One could argue, and indeed some have, that a pastor who is guilty of infidelity is to be forgiven, but as with marriage itself, has so betrayed the trust inherent in his office that it would preclude his future service as a minister of the gospel. Others, perhaps pointing to Peter’s betrayal of Jesus, and Jesus’ admonition after his repentance that he strengthen the brethren, that a pastor in such a circumstance is oddly even more empowered to serve as a minister of the gospel, having experienced its power so immediately. The danger is, in both positions, papering over our emotional response with pious words. That is, too often the pastor is put out not because it is the right thing, but because of anger, because we haven’t honestly forgiven. Even more common we are fearful of how the church would fare without our pastor, and so keep him on, even cover up for him, and excuse our fear by baptizing it in “forgiveness” and “grace.” Because we are all sinners our temptation is always to do what we want to do. Because we profess Christ, we then cover our desires with rationalizations.

God is good. God can and does not only forgive us, but can and does cleanse us from all unrighteousness (I John 1:9). That said, a man who has proven his willingness to betray his family is more likely than one who has remained faithful to walk into adultery again. A man who has betrayed his office sexually, is likewise more likely to do so again. My counsel would be to remove the man from office. But it is just that, counsel. I cannot claim that the Bible commands it, nor that it forbids leaving such a man in office should he repent.

An Evangelical Leader

Here’s an excerpt from Iain Murray’s recent biography of John MacArthur. In his Introduction Murray seeks to show what makes a man a leader among evangelicals. He offers a five-point answer:

In brief, an evangelical is a person who believes the ‘three rs’: ruin by the Fall, redemption through Jesus Christ, and regeneration by the Holy Spirit. It follows that an ‘evangelical leader’ is a person who stands out in the advancement and defence of those truths. The title does not necessarily imply success judged by numbers and immediate results. on that basis neither Paul nor Tyndale might qualify.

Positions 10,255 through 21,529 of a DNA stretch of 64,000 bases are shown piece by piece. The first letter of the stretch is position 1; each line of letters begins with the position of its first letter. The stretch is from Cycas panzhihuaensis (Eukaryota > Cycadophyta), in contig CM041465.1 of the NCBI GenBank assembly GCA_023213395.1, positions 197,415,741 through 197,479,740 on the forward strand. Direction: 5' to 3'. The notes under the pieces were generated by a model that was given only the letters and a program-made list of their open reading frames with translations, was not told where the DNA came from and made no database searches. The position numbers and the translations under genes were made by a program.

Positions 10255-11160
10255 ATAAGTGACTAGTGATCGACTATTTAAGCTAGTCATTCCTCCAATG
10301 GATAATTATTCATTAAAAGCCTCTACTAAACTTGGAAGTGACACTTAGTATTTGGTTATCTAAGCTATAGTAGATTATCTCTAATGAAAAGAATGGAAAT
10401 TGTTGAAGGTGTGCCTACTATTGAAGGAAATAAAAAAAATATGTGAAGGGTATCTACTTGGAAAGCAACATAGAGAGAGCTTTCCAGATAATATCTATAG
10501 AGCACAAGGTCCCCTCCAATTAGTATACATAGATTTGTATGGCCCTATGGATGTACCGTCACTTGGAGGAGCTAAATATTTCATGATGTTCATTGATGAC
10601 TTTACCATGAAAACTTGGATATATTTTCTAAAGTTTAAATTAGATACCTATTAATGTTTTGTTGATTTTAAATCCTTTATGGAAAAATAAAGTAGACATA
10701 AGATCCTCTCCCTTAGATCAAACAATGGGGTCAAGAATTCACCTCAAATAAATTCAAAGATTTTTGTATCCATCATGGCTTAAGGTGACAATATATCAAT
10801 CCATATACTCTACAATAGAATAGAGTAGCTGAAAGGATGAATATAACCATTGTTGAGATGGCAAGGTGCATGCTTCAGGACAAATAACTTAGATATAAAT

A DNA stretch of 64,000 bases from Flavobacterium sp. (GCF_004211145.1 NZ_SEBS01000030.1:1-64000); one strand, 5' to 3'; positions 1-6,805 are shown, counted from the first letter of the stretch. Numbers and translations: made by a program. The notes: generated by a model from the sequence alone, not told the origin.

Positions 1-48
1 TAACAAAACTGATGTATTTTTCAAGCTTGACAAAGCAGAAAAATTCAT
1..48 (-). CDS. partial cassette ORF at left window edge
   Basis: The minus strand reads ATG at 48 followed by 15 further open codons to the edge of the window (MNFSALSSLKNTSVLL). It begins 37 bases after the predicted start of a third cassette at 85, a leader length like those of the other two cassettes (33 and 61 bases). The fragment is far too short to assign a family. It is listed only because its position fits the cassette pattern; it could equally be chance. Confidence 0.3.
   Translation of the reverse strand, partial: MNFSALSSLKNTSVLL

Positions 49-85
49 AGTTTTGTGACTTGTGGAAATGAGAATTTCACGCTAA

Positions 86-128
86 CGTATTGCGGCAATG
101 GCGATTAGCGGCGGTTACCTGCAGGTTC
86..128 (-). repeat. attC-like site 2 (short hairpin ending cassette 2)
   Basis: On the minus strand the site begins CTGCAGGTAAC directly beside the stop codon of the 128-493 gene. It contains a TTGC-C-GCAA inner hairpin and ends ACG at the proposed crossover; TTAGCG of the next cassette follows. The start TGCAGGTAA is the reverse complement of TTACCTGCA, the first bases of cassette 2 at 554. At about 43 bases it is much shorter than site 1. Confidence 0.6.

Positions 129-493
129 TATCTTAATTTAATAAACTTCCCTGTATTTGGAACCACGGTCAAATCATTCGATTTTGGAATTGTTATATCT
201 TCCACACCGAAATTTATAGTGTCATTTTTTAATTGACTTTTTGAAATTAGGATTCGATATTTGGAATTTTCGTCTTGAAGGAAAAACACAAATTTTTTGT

1. An evangelical leader is one who leads and guides the lives of others by the Scripture as the Word of God. he seeks to repudiate every other form of influence and pressure. His great concern is to teach Scripture accurately, and to see lives submitted to its authority.

2. An evangelical leader inspires the affection of followers because they learn Christ through him, and see something of Christ in him. They follow him because he follows Christ. And they love him because he loves them in Christ’s name. ‘The apostle Paul summarized the spirit of the true leader when he wrote, “Imitate me, just as I also imitate Christ.”’ And what is to be imitated the Scriptures do not leave in doubt: ‘Almost every time Scripture holds up Christ as our example to follow, the stress is on his humility.’

3. An evangelical leader is a man prepared to be unpopular. From the days when Ahab said to Elijah, ‘Are you he that troubles Israel?’, faithfulness to Scripture will not bring the approval of the majority. Dr MacArthur says bluntly, ‘You cannot be faithful and popular, so take your pick.’ A quest for popularity is a very short-term thing. For an evangelical, ‘success isn’t measured in hours, or even centuries. Our focus is fixed on eternity.’ Success ‘is not prosperity, power, prominence, popularity, or any of the other worldly notions of success. Real success is doing the will of God regardless of the consequences.’

4. An evangelical leader is one who is awake to the dangers of the times. Not every Christian has the distinction that was once given to the tribe of Issachar, ‘The men of Issachar had understanding of the times, to know what Israel ought to do’ (1 Chron. 12:32). There are periods in church history when the leaders have seriously mistaken the way in which the cause of Christ is to be carried forward. The signs of the times have been misread. A true evangelical leader is raised up to provide God-given direction.

5. An evangelical leader will not direct attention to himself. He personally owes everything to Jesus Christ. As a sinner he sees the need to live in a spirit of repentance all his days. He knows the contrast between what he is in himself and the message that he preaches: ‘We have this treasure in earthen vessels, that the excellency of the power may be of God, and not of us’ (2 Cor. 4:7). ‘God chooses whom he chooses in order that he might receive the glory. He chooses weak instruments so that no one will attribute the power to human instruments rather than to God, who wields those instruments.’


How to Connect with People

Everyone communicates, not everyone connects.

I would strongly encourage you to invest around 32 minutes of your time to watch Dr. John Maxwell as he teaches three powerful leadership principles to help you connect with people around you:

Part 1:

Part 2:

Part 3: